The Center for Faculty Excellence (CFE) is dedicated to supporting academic excellence and the future endeavors of all Mills students. We continue to attract and cultivate faculty and students who are scholars, leaders, artists, scientists, and researchers who seek new ways of knowing and learning. Leveraging the following pedagogical ideas and strategies helps us to break down the barriers that would prevent inclusive and equitable practices in our classrooms.
As an antiracist institution, Mills works to equip its faculty with knowledge of and resources for evidence-based antiracist teaching practices. These practices take faculty through self-reflection on white privilege to examining the role of white supremacy in higher education, whether inside or outside the classroom, to applying antiracist principles to their teaching.
Approaching this as the development and cultivation of a practice and a mindset, the CFE guides faculty in developing an outlook on and approaches to inclusive teaching that, through course content, assessments, and pedagogy, ensure that all students have equal access and opportunity to become successful learners.
As the literature shows, trauma can affect students’ executive functioning and self-regulation skills, which means that they experience difficulties in planning, remembering, and focusing on what they need to learn. The CFE assists faculty in learning about trauma theory and adopting teaching and learning policies and practices that avoid retraumatization and promote resilience and growth.
Universal Instructional Design (UID) or Universal Design for Instruction (UDI) is an educational framework for applying universal design principles to learning environments with a goal toward greater accessibility for all students, including students with disabilities. As educators, instructors, professors, and leaders, we know that despite our best efforts to plan for variability, the unpredictable circumstance will arise and we might have to adjust our instruction to meet that challenge. Ability access means promoting the principles of universal design. UID targets the best practices of teaching for each student’s learning needs.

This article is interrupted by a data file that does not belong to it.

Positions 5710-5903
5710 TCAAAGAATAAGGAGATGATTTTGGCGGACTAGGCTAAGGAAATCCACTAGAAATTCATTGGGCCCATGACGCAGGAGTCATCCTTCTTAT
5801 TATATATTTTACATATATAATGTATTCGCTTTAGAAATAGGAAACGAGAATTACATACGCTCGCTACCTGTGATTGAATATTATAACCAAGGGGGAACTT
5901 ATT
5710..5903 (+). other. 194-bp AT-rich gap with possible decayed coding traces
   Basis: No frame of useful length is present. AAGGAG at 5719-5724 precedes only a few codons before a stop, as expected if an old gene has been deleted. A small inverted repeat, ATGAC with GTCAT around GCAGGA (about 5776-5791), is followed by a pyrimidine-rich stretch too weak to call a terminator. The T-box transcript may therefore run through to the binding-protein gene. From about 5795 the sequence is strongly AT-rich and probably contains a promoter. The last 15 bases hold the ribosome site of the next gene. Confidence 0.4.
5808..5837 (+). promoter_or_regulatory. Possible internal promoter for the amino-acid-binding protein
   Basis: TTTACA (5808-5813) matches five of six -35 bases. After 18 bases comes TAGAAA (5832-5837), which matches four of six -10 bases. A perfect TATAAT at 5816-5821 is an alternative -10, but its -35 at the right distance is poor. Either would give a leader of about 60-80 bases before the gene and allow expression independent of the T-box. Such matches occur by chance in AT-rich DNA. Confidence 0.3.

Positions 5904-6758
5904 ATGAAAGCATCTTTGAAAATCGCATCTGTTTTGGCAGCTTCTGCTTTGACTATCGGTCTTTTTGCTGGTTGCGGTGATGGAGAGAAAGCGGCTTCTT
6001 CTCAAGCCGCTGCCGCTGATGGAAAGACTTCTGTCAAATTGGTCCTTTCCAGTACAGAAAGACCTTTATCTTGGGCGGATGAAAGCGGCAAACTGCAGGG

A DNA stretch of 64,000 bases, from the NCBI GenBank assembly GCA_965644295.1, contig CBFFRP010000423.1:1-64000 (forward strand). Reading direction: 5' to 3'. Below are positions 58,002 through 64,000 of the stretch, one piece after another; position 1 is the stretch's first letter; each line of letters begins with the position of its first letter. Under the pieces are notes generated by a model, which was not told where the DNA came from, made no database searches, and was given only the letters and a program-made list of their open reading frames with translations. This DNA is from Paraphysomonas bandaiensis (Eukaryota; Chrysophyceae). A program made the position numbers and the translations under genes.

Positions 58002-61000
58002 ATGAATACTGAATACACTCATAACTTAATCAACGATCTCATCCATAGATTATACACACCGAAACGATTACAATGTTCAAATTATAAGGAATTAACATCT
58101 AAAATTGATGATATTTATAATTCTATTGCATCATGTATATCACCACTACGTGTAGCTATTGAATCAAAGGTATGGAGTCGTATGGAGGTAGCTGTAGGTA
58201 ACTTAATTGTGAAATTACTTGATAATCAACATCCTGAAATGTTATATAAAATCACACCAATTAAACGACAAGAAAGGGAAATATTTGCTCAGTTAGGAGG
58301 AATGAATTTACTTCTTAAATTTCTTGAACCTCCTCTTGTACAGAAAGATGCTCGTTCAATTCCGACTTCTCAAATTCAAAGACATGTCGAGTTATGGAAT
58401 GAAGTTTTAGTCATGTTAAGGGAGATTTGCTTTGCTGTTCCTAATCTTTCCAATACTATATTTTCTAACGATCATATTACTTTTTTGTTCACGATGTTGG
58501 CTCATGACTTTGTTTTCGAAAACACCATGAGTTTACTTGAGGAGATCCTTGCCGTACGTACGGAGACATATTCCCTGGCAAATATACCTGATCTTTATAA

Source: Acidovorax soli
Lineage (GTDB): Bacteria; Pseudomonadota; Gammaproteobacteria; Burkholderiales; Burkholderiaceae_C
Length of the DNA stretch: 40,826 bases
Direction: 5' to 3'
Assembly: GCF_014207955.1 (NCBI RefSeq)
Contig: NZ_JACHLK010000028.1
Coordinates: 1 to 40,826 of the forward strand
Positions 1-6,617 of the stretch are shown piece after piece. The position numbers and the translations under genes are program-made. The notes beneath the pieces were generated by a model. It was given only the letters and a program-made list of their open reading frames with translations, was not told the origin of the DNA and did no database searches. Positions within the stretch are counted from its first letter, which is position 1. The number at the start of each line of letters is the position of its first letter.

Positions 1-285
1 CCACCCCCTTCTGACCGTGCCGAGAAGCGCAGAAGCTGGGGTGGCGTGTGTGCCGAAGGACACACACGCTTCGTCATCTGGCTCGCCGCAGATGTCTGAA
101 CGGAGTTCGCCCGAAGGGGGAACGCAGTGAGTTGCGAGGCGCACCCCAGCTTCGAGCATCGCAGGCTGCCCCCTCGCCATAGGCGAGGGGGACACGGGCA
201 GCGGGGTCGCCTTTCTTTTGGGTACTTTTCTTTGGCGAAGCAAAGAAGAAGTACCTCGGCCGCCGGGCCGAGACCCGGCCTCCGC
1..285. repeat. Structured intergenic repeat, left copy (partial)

Universal design originates in barrier-free design and architectural accessibility. According to the Center for Universal Design, "Universal design is the design of products and environments to be usable by all people, to the greatest extent possible, without the need for adaptation or specialized design." In recent years, this approach that was originally applied to building design has been applied to instructional practices. Universal Design for Instruction targets the best practices of teaching for each student’s learning needs.*
*Source: Darby, Alexa. Understanding Universal Design in the Classroom. National Educators Association.